Leeds United scriptwriters denied Hollywood ending with Gray legacy nobody dreamt after Bielsa call

-Credit: (Image: Robbie Jay Barratt - AMA/Getty Images)
-Credit: (Image: Robbie Jay Barratt - AMA/Getty Images)

Swallowing Archie Gray’s exit from Leeds United will take more than a teaspoon of Gaviscon for supporters. Whatever the reasons for the transfer, and we will come to them, this is the end of a dream for many fans.

When the first murmurings began to seep out of Thorp Arch about the next generation of the Gray dynasty coming through, they came with hushed pleas to keep the pressure off them. Archie and his younger brother Harry were tearing through the youth ranks and as the noise around them grew there was just hope they would keep on the track they had started.

It was a story Hollywood would have been proud of. Who could have imagined an icon like Eddie Gray would see his great nephews go on to be factors at the club he became famous with? Nearly 60 years on from his own breakthrough at Elland Road, his family’s football DNA has proven so strong it is still making waves at the same club.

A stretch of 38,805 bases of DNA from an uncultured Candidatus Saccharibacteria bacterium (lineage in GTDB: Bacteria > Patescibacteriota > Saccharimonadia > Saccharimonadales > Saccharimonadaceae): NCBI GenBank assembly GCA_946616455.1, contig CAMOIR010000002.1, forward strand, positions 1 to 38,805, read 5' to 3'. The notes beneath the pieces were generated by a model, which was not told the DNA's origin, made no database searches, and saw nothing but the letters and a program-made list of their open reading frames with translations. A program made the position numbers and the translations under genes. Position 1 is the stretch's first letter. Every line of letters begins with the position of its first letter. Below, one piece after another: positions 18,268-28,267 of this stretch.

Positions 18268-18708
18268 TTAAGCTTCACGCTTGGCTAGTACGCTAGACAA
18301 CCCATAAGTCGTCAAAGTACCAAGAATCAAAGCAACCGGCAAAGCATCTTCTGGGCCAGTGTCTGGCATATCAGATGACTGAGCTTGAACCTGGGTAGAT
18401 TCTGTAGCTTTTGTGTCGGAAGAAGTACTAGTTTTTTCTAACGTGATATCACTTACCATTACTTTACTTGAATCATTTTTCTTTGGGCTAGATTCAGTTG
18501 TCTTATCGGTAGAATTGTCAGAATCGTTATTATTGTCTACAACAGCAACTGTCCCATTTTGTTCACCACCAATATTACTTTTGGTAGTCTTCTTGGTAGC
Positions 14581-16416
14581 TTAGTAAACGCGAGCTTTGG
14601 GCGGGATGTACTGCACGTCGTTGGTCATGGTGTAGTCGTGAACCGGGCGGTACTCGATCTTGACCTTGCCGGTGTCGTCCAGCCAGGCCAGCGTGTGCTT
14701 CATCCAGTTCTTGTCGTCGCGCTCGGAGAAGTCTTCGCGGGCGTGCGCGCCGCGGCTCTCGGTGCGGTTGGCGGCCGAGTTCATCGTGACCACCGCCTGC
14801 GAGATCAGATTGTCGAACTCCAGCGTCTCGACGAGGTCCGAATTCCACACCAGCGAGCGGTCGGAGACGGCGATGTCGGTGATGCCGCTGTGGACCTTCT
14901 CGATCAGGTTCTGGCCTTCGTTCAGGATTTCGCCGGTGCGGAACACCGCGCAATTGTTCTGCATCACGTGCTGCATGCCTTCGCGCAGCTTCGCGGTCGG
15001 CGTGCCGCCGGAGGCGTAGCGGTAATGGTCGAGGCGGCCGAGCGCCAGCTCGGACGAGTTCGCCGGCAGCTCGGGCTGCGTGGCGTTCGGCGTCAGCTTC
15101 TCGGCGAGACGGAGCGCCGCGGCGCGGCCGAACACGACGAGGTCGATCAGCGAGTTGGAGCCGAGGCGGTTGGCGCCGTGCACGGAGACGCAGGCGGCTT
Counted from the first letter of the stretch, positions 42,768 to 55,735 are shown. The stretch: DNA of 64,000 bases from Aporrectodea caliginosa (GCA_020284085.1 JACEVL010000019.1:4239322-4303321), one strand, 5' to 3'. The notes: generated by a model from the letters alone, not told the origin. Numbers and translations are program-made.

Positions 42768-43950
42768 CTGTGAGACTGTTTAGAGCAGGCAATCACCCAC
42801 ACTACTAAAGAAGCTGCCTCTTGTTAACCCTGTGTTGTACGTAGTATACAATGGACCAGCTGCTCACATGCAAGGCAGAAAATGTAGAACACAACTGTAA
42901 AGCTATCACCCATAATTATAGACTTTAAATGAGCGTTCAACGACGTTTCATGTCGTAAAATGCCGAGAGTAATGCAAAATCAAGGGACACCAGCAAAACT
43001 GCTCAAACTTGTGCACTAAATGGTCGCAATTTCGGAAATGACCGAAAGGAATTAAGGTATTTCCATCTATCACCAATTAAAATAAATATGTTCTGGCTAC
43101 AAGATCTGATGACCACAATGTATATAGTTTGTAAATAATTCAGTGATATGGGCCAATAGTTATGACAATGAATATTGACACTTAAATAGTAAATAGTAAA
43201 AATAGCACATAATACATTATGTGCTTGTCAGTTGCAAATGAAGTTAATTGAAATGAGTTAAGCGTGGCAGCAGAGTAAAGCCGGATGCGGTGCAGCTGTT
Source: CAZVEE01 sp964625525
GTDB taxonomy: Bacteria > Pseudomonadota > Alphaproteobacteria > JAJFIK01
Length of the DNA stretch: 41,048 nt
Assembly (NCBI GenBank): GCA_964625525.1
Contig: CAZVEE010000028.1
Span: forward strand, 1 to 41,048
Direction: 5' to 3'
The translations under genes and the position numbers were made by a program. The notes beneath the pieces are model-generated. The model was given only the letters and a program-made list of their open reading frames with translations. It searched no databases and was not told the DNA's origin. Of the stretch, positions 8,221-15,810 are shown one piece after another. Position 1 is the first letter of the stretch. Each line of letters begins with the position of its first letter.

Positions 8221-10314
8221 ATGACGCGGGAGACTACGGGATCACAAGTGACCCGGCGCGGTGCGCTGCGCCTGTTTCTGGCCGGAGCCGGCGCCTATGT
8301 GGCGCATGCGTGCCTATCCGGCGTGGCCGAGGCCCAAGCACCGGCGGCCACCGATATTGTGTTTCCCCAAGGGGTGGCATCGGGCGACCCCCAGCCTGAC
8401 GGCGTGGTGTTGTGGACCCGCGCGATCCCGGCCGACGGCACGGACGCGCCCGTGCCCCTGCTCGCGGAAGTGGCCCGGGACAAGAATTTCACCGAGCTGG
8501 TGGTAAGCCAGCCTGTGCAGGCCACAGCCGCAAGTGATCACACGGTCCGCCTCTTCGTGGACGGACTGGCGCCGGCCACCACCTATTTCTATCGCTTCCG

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If there was any doubt about the direction Archie was heading in, his inclusion in first-team training under Marcelo Bielsa’s direction at 15 said it all. While the club managed to keep a lid on that development, his ascension to the club’s under-23 side at 15 was always going to set tongues wagging.

Leeds had asked local media to keep some measure to its reporting of the revelation Eddie’s 15-year-old great nephew was already effectively playing for the club’s reserves. One official was even hopeful Archie’s name would pass through that under-23 bow without any mention of his lineage.

If playing with the under-23s was one thing, his, now ironic, walk around the perimeter of Tottenham Hotspur’s mega stadium, at 15, as a travelling member of the first-team squad was another. This was not a narrative that could be contained any longer.

All that was needed to sow the seeds of this nascent dream was some proof of just how good he was. Was he the real deal? Would he make a brief bow and fall by the wayside or was he going to establish himself?

Even Bielsa, for whom age was just a number when it came to selection, saw sense in shielding Gray from the top flight at such a young age. He was sensational in a 2022 pre-season friendly under Jesse Marsch that captured imaginations, but injury and United’s eventual relegation scotched his breakthrough in that campaign.

Relegation, a clearing of the squad decks and another year’s extra development finally paved the way for Gray to get his chance. Last season was everything the scriptwriters wanted from the Gray story, barring the storybook ending.

In short: he was mustard. Gray’s class was spellbinding at times. His versatility, fight, engine, tackling, passing, technique and control was a joy to watch. It was staggering to see a teenager do what he did in a debut season, culminating in that masterclass at Stamford Bridge.